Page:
Aug 4, 2008

Working With Major Arpeggios Pt. 1

This post revolves around a G Major Arpeggio, but today's post as well as tomorrow's post will revolve around Major Arpeggios in general. Tomorrow I will be implementing a new concept about arpeggios, and will be expanding upon this.

I want to show you a basic yet neat trick that you can do with arpeggios. Keep in mind that this is not an exercise, though arpeggios can be used to develop chops, This is just some basic theory. After these 4 articles are complete, you should have a better understanding, of how to construct your own arpeggios out of Major chord structures.

We've discussed it before, but let's go ahead and take another look at the concept of an arpeggio, since this is going to be a 4 part lesson, and we're going to need to go in a very linear fashion.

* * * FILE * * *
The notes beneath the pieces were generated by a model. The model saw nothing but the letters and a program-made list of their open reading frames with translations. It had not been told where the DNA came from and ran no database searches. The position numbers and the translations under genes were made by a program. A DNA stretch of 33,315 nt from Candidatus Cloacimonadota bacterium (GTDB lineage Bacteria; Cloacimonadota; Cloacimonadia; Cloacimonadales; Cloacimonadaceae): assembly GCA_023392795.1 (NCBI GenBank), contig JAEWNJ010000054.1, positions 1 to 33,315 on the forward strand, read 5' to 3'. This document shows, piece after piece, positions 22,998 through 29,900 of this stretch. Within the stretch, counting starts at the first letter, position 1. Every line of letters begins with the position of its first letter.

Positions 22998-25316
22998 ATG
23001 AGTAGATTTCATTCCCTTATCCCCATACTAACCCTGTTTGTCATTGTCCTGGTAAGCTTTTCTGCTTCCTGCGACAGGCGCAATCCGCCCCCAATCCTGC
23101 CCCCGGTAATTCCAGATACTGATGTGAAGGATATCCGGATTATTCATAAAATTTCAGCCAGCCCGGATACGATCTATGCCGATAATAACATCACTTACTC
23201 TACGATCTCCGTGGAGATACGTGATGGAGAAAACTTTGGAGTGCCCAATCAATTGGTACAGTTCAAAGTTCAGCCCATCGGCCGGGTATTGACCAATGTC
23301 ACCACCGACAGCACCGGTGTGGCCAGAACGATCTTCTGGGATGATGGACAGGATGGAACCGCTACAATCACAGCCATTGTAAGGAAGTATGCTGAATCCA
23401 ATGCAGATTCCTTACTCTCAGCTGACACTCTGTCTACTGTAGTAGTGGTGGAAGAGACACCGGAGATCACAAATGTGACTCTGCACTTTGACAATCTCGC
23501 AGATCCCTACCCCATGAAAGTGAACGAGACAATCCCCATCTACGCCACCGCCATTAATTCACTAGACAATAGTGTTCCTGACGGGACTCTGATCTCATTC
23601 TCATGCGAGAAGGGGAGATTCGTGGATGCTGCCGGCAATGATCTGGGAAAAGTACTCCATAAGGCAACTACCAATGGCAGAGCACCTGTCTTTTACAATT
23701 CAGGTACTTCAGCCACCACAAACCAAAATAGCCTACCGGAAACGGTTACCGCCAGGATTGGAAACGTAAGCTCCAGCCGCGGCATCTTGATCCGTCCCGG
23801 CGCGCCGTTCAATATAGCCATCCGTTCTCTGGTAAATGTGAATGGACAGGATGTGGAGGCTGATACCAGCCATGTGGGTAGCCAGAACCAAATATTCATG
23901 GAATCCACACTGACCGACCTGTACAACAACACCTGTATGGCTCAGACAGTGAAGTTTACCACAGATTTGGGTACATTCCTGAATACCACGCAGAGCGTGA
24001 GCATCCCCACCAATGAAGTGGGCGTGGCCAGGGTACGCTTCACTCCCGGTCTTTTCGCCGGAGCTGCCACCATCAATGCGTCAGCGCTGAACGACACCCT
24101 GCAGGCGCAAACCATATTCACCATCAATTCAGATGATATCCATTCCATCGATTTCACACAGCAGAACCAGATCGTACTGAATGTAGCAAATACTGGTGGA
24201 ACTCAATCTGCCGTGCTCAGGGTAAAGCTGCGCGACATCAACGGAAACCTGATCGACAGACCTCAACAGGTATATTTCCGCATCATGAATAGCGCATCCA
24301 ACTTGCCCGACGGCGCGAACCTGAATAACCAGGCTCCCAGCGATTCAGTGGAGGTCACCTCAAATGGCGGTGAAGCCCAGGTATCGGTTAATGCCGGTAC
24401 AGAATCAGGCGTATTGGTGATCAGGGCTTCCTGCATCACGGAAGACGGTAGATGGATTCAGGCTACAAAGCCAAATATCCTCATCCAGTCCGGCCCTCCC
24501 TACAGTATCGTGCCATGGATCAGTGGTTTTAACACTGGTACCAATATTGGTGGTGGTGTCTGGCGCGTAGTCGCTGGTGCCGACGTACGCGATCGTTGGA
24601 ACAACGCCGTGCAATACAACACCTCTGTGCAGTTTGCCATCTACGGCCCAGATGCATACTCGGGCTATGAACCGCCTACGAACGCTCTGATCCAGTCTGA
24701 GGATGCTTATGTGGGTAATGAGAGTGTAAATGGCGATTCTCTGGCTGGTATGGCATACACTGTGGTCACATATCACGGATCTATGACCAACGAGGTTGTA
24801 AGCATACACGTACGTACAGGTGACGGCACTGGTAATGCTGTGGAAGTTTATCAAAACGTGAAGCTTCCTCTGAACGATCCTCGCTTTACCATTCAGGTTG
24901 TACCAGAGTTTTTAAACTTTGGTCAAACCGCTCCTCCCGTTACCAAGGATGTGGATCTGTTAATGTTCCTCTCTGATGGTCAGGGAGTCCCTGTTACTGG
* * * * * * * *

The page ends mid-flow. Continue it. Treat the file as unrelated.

A chord is 3 or more notes played together at the same time.

An Arpeggio is simply when you take any chord and instead of strumming or playing the notes all together, you instead play each note separately, one after another.

I'd elaborate more upon that but I would just be BS-ing you beyond that, because that's all there is to it. So now that we know that, if we take a G Major chord structure like this one:

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We can simply pick out the notes of that chord and that constitutes as a G Major Arpeggio.

Click To Enlarge

That's all there is to this first installment, and tomorrow I'll show you where the real trick comes in. I'm going to make sure that I take things comfortably slow, because you are also going to get a bit of insight into how the compositional mind works. Stay tuned.

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